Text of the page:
The 1990s ushered in a sea change in the population and reproductive health field, bringing a period of unprecedented energy, groundbreaking international policy change, and a global women’s movement that shifted emphasis from population control approaches to advancing women’s rights. The 1994 Cairo World Conference on Population and Development and the 1995 Beijing World Conference on Women were two core drivers of this paradigm shift. Between 1992 and 2000, MacArthur provided $3.1 million for activists, researchers, journalists, and civil society organizations to prepare for, participate in, and follow up on commitments made at these conferences.
How did women from around the world put sexual and reproductive health and rights on the global agenda at Beijing and Cairo? Are these platforms relevant to your work today?
Sen: Women and women’s organizations went into the conference proceedings knowing what we needed and wanted to advocate for in order to advance our sexual and reproductive health and rights goals. That knowledge was based on personal experiences, many years of analysis and understanding of the issues, and intensive mobilization among ourselves and with potential allies. But we had very little political understanding or direct knowledge of multilateral negotiations among member states. What was a huge surprise was how quickly and effectively we learned those things; how smart and savvy we could be in using every formal and informal method possible to achieve our objectives; and how far we could get in our goal of transforming policies away from draconian population control and towards health and human rights.
The platforms generated by the core UN conferences of the 1990s – Rio (environment and development), Vienna (human rights), Copenhagen (social development), Cairo and Beijing (population and reproductive health) – provided a unified framework for all my work thereafter: research, analysis, advocacy, and activism. The 1990s conferences were the space where we were able to bring those realities front and center into the development agenda, and to co-create a solid frame interlinking economic, social, and ecological justice into ideas, policies, and actions. And it was we women from around the world who did this together.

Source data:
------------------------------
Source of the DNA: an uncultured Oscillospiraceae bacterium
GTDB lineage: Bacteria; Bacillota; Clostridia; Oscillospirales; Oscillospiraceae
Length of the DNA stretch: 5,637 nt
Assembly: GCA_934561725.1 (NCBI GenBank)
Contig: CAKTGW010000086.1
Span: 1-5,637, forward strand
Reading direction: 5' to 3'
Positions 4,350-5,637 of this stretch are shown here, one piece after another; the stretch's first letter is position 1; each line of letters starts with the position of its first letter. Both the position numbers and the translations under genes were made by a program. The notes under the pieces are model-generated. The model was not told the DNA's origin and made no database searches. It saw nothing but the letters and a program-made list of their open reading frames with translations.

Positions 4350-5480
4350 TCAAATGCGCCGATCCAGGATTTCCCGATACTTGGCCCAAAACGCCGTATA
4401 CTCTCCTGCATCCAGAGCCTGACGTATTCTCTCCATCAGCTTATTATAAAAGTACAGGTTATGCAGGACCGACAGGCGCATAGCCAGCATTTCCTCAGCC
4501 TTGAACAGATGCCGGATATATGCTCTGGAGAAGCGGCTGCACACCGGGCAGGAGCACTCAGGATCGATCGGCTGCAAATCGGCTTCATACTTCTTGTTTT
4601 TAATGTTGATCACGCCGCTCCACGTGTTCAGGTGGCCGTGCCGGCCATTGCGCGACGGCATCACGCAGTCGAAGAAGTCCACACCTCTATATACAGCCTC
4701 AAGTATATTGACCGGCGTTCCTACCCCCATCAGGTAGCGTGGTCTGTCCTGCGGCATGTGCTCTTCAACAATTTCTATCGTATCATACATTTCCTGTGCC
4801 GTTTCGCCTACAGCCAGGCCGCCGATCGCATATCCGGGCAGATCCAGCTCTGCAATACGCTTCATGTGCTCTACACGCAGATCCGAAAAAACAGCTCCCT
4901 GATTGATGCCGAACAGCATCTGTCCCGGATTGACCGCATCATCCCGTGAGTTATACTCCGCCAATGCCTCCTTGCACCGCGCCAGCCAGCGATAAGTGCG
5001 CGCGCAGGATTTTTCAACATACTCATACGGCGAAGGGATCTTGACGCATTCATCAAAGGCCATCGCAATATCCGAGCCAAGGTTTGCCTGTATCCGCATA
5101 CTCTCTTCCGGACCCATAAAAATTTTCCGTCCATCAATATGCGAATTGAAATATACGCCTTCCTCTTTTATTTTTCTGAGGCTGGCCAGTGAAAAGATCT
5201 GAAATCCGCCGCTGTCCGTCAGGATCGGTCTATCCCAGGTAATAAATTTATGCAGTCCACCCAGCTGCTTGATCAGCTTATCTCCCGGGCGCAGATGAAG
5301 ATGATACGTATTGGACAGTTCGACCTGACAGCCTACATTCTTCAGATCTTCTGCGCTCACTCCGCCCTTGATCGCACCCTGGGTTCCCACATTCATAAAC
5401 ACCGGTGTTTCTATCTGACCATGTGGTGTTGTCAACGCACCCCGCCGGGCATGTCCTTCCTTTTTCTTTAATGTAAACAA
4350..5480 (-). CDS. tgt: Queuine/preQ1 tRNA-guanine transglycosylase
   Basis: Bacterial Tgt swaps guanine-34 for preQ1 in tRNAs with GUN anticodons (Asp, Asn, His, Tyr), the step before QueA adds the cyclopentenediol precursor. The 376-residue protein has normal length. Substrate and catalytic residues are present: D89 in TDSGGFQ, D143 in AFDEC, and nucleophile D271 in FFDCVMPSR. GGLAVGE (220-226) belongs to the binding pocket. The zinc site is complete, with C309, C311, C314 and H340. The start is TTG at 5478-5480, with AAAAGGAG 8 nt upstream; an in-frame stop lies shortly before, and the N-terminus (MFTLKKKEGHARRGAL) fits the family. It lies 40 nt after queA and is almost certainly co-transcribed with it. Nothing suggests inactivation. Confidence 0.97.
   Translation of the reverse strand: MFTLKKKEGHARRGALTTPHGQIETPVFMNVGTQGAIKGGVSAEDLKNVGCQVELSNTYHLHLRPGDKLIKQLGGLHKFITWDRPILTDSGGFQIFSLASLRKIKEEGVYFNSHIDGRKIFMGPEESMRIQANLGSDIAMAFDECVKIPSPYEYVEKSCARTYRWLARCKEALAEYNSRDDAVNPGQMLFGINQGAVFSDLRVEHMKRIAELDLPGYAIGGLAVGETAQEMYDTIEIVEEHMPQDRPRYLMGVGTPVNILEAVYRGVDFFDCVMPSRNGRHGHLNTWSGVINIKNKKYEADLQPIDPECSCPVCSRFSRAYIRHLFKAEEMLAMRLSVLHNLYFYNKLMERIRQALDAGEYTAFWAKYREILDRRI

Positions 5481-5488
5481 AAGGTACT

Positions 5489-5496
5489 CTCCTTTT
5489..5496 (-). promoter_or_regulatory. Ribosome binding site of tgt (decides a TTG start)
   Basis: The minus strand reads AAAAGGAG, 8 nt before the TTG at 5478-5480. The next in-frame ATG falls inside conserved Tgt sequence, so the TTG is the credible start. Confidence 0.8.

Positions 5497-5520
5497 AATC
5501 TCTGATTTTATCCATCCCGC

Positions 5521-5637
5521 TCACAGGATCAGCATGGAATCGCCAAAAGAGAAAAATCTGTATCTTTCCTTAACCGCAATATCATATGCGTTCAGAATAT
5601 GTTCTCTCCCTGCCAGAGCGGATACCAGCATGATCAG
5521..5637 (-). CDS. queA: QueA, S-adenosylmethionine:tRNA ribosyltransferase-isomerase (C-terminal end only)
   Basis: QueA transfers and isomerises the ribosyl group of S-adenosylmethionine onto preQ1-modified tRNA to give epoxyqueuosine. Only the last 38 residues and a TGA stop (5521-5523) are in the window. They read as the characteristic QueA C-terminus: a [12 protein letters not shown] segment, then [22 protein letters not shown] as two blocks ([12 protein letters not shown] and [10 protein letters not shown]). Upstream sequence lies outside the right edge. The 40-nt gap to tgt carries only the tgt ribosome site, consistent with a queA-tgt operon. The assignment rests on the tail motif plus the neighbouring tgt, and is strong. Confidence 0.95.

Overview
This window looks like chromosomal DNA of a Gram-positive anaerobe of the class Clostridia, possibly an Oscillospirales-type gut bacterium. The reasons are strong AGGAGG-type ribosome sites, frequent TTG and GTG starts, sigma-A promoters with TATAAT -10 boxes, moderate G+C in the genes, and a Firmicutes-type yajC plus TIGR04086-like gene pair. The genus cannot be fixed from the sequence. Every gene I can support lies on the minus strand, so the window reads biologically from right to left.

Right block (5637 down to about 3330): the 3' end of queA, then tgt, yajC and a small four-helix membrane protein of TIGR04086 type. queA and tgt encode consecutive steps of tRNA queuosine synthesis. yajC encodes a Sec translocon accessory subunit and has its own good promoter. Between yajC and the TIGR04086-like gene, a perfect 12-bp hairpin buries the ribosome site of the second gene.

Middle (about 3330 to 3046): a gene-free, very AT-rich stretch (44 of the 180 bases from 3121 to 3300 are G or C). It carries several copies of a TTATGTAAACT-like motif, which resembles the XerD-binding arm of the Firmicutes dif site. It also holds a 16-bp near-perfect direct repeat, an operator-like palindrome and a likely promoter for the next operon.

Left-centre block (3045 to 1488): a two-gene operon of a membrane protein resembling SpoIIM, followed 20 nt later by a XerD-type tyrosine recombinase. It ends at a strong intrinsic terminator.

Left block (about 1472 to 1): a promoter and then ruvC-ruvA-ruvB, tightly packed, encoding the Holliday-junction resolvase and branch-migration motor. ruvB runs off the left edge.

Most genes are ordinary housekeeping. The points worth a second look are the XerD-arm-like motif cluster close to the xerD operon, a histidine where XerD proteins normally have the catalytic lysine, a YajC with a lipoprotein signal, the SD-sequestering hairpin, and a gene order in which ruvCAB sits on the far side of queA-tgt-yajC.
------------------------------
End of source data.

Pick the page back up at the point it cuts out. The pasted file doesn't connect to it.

Peña: I’m from San Cristobal de las Casas, in Chiapas. I am a member of the Catholic Youth Network for the Right to Decide, a middle school teacher, and a feminist. Three years ago, after talking to a colleague who stressed how poverty and religious influences adversely affect young people's sexual and reproductive health, I became a sexual and reproductive rights activist.
The Cairo and Beijing conferences were very important, as many women from developed and developing countries attended. The conferences laid the foundation for the struggle for sexual and reproductive health and rights. The topic was established as a social problem at the conferences. We base our activism on these foundations, even today.
What are some of the injustices related to sexual and reproductive health and rights that changed during your lifetime? What is your vision for the future?
Sen: The biggest change was the recognition that women (and poor men as well) cannot be the targets of policies, meant to serve some supposed greater good, but which were careless about our health and rights and in whose formulation we played no role. The dominant population control paradigm before Cairo and Beijing did not even recognize reproductive or sexual health, let alone rights. These were concepts that came from women’s movements. There are those who would pooh-pooh these achievements as merely words. But I believe words and ideas are at the center of who we are, how we understand our realities, and how we transform them. And the paradigm shift of Vienna, Cairo, and Beijing put health and human rights at the center of our thinking in ways that are difficult to reverse.
Peña: I would like to see improvements in access to sexual and reproductive healthcare, including to the quality of services and the availability of necessary medical supplies. I would also like to see a change in the ideology that considers that becoming a mother at a very young age is a life option or means of personal growth, since many young women do not have other alternatives. We need to change this way of thinking in order to reduce adolescent pregnancy. I would also like to see quality, youth-friendly comprehensive sexuality education in schools, especially in middle schools.